I try to visit her more too.
    Is there anything else I can do for her? She will even start pacing at our house, if she thinks she is not getting enough air.

  3. I’m feeling low energy I can’t wake up on the bed because I’m feeling low pressure I have gastric reflux every timeand stomach bain ihave enxeity I’m feeling fear and deep worry so what can I do

    • Hey Faysal, I’m sorry you’re feeling that way. I struggle with chronic anxiety and many times have I felt the same way. The best way I can describe it, atleast for myself, is being trapped mentally without any escape from it, or it just subsiding. I’m happy to say though, there are numerous ways in which you can, not only cope with anxiety, but to also overcome it. I’m not saying that, “there’s a remedy that will COMPLETELY eliminate your anxiety” or anything like that. Anxiety is very real. We all experience anxiety at certain points in our life. Whether it be waiting in line at the grocery store to get to the checkout counter on a busy day, or getting stuck in traffic on your way to work or even a friend/family member that you haven’t seen in quite some time and can’t wait to see them. It just comes down to how OFTEN we feel anxious and how SEVERE it is or in other words, how it affects us. Many of these points that Mr. Kresser has pointed out have helped me tremendously. Admittedly, I had first got introduced to some of these methods from a book a friend recommended, called, “The Mindfulness Solution”. The author’s name: Ronald D. Siegel. If you’re interested, you should be able to pick it up at your local bookstore or via. the internet, (i.e, Amazon). It’s a great read and very helpful with those who struggle with chronic anxiety, depression, etc. Actually, some of the methods listed above are found in the book. So look into it if you’d like and maybe try and bring some of the methods listed above by Chris into your daily routine; you may find them very helpful. I hope you feel better Faysal, honestly. Peace & God Bless!

  4. Great tips! Music helps me a lot, but the best help has been ketogenic diet and abandoning all commercial junk food as well as cereals. I’ve been free from panic attacks and anxiety for almost a decade now. Before that I took Prozac and Valium over a decade, well actually Valium for almost two decades, though occasionally (no help!)

  5. I recently suffering from anxiety after the death of my son. I hand no reason to live anymore the doctor had put me on anxiety pills. And finally one day I woke up in said enough is enough I refuse to live like a prisoner trapped inside my body so I made a change I started talking to people about my problems I also started exercising more in just learned to take it one day at a time. Life isn’t meant to be fair or easy. But while you are still on this earth learn to enjoy life to the fullest don’t let this Thang called anxiety slow u down

  6. I have such severe nervousness to the point of simply wanting to die….
    NO one can find out why.?….I hate drugs they only make me worse….
    I really don’t know where to go from here…..I have to have relief SOON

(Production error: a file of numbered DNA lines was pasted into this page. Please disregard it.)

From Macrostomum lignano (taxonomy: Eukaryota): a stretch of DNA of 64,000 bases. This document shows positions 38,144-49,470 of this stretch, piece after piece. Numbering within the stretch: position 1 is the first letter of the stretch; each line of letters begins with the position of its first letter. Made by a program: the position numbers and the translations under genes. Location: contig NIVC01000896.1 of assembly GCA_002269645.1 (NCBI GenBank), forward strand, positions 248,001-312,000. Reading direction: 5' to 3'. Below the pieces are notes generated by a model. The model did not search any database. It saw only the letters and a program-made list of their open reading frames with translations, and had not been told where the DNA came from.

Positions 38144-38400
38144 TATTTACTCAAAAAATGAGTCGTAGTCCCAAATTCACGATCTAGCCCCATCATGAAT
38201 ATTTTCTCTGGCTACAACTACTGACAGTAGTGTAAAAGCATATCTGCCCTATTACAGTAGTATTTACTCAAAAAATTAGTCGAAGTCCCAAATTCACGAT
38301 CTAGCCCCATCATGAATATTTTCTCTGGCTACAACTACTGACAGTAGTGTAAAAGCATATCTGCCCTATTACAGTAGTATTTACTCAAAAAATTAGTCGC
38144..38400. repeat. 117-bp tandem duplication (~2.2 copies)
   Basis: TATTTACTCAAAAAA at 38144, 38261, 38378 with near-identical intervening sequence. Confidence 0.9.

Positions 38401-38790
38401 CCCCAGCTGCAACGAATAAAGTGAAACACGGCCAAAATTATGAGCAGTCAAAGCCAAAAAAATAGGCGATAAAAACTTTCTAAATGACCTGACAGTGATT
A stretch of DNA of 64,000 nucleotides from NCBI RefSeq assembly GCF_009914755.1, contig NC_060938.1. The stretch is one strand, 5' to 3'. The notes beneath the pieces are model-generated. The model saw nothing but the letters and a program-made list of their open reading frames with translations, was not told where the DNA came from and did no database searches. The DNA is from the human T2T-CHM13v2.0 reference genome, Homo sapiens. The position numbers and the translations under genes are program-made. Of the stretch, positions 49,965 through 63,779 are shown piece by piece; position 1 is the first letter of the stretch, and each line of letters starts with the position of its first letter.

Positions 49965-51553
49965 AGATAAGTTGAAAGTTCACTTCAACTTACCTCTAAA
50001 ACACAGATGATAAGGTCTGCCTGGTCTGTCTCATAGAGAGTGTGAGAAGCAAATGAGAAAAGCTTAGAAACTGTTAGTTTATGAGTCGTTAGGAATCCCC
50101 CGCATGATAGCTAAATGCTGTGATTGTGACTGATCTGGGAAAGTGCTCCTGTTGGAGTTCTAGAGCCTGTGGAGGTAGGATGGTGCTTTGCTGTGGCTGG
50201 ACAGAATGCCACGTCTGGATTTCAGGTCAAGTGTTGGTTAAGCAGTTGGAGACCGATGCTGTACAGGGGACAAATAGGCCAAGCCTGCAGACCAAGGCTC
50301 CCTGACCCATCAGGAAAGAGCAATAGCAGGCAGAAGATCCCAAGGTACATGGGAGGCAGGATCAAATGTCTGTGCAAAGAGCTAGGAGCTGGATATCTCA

7. I dealt with anxiety growing up but didn’t know it was called anxiety. My anxiety worsened once I got to college, and it seems to be triggered by “people.”

    I don’t know what to do. Anxiety sucks, and it takes a mental and physical toll on my body and mind.

    It is tiring and depletes all of my energy.

  8. I have been dealing with anxiety for over a year now. I am 32 and first anxiety attack I got in my 30. I tried everything I mean I read every book , every website , I went to se psychologist and tried herbal medicine and exercise. The only thing I haven’t tried is medicine and I don’t think medicine can really help you but if you really straggling and need quick help then you should try but in a long run can do more harm than good . Taking antidepressant or anty anxiety medicine gives me anxiety just the thought about taking it, I joined the 10 week paleo programme and now on the week 6 and OMG my anxiety went to zero . I know I still have long way to go and sometimes I really enjoy having some ice cream or go out to a restaurant and just need to order non paleo food but in a long way I know that I am getting better. Just a suggestion for people with anxiety try from changing your diet and start exercise and see if you can see any difference ?

  9. I have been dealing with anxiety and stress for a good 6 months I feel I’m losing it I take no meds and I just deal with it myself.thinking I need vitamins:)

    • Hi !! I just wanted to know how you deal with your anxiety without meds ? I really don’t believe in taking anti-depressants .

      • I feel anxiety that i am not in my natural feel . Everytime i feel i am not happy and something gping on my mind. I dont want to take medicines. Last 2 years i had taken medicines thrugh physicist. Pls help.

      • Ashley, hi… I have struggled with depression/anxiety for most of my life & take many different medications for both. Everyone is different… but I decided I wanted to try to beat anxiety without meds a few months ago. Here is what I did- I started going to a spin class (cycling) 5 times a week. It was very hard because I had not been very active for a while, but I stayed with it anyway. It really got my heart rate up and I am now doing a stretching class similar to yoga along with a Pilates class 2 x week. Seems like a lot, but these things really help!!! You have the time if you make the time… exercise is the answer. Oh,.. and I started eating well. Kale has tons of vitamin A & D which are awesome for your mental health. I started having a kale, banana, almond butter & almond milk smoothie every single day just to see what would happen & i feel so much better…. I journal…. write down my feelings & work it out on paper… such as “so and so said this to me … my heart started racing …. etc… what can I do or tell myself next time to calm myself… have a plan… You can do it, but it takes work!!!